then destroyed by the army in a demonstration of the new Gatling Gun, then dug up in the 1930s and
"rebuilt" into its present form.
The rest of the site is a playground and park and playing fields, where children still enjoy the
traditional Brooklyn staple of stickball (or, as shown, wiffle ball).
Kitty corner from there is the site of the second and third Washington Parks. The Dodgers moved
there in 1898, built a big wooden stadium, and stayed through 1912 before moving to Ebbets Field.
The wooden structure was razed in 1914 and a new brick stadium built in its place for the Brooklyn
Tip Tops, a team in the rebel Federal League which lasted just two seasons.
The left field wall survives as part of a Con Ed (electric company) storage yard. It is the last
serious remnant of major league baseball in Brooklyn.
There are several sites we did not visit. Two of those are in Queens. Dexter Park was home to auto racing as well as the Negro League Brooklyn Royal Giants and the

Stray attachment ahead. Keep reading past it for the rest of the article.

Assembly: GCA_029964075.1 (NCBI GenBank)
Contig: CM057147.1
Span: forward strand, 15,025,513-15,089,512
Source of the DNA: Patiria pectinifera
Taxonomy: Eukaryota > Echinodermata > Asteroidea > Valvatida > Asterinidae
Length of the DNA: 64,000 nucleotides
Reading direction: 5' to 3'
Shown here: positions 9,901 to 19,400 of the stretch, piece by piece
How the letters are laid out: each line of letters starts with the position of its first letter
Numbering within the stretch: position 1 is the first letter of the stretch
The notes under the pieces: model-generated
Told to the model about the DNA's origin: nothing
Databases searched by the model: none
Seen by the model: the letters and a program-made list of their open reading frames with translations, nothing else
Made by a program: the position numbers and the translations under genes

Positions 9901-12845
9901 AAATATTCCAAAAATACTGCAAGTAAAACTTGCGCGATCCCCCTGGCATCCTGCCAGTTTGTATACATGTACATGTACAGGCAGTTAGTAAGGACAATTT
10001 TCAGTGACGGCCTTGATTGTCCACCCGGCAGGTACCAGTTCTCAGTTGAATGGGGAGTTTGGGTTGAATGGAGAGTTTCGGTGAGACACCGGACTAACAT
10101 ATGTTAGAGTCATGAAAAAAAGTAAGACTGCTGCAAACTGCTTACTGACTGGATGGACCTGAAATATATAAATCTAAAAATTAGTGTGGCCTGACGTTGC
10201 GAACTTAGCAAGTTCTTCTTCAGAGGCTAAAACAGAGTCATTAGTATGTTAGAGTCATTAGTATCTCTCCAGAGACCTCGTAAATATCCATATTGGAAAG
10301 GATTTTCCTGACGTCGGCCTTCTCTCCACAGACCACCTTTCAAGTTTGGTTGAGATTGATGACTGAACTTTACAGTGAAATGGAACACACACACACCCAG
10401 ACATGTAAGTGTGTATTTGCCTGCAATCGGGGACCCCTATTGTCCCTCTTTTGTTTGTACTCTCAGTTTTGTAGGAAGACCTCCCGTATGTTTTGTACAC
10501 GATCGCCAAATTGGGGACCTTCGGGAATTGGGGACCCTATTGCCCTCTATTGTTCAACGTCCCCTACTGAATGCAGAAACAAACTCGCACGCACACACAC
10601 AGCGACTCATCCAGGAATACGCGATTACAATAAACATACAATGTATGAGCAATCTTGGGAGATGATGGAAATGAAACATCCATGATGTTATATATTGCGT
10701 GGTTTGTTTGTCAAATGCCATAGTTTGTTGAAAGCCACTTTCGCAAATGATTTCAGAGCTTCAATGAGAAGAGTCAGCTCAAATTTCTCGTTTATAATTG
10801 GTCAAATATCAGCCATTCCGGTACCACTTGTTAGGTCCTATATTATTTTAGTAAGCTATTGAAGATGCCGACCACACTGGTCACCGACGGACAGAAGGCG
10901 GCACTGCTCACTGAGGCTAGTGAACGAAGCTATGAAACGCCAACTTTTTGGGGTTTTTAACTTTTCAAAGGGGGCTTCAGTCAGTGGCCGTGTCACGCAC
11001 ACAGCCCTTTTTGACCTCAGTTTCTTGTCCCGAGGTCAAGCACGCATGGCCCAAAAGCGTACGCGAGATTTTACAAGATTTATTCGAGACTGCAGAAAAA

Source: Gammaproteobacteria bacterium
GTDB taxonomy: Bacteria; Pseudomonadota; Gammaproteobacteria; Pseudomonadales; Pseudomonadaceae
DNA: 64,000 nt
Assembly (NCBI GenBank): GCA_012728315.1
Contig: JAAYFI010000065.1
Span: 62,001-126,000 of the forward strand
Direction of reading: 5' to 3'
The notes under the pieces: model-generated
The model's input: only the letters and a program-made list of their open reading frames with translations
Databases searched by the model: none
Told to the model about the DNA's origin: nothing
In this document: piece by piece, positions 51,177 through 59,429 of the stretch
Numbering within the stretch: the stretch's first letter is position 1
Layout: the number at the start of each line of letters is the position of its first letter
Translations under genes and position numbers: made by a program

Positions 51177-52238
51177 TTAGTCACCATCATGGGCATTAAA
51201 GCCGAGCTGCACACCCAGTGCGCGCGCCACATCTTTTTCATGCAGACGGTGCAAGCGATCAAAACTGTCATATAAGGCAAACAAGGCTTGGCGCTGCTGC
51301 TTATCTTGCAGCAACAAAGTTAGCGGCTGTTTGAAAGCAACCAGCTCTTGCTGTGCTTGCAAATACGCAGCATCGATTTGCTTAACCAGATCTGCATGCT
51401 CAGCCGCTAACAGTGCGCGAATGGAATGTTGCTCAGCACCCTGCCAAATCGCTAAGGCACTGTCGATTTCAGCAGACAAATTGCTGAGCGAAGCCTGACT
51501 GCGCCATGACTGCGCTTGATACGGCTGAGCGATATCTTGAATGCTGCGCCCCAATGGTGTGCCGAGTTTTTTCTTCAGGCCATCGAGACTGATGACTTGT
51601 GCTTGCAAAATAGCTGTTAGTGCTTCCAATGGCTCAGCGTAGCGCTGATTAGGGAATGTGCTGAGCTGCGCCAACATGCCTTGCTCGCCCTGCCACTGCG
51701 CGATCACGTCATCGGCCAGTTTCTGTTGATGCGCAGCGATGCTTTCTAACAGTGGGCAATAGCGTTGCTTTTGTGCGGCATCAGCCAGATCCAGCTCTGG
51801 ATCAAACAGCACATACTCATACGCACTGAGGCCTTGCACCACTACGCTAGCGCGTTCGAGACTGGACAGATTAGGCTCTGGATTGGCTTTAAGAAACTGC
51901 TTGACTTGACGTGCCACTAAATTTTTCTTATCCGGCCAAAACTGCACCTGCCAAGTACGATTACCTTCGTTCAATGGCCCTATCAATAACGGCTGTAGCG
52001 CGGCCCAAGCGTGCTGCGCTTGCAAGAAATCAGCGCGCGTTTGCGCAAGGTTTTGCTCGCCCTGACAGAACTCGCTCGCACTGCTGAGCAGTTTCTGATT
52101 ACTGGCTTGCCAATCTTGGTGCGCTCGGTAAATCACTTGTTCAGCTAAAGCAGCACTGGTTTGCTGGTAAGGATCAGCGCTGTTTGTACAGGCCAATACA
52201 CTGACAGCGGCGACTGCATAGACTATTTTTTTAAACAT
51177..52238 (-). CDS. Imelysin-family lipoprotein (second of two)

semi-pro Brooklyn Bushwicks. Also, the Long Island grounds in Maspeth hosted a very few American Association games in 1890- including one the Gladiators lost because they ran out of
baseballs- and the negro league Cuban Giants in 1889. In New Jersey, the now demolished Roosevelt Stadium was home for a few Brooklyn Dodger games in 1956 and 1957. And finally,
back in Brooklyn, Red Hook Park still has a scrubby ballfield the (technically amateur but very powerful) Excelsior Club of Brooklyn called home in the very early history of the game.
We'll be going to these places and taking more photos, so watch this space.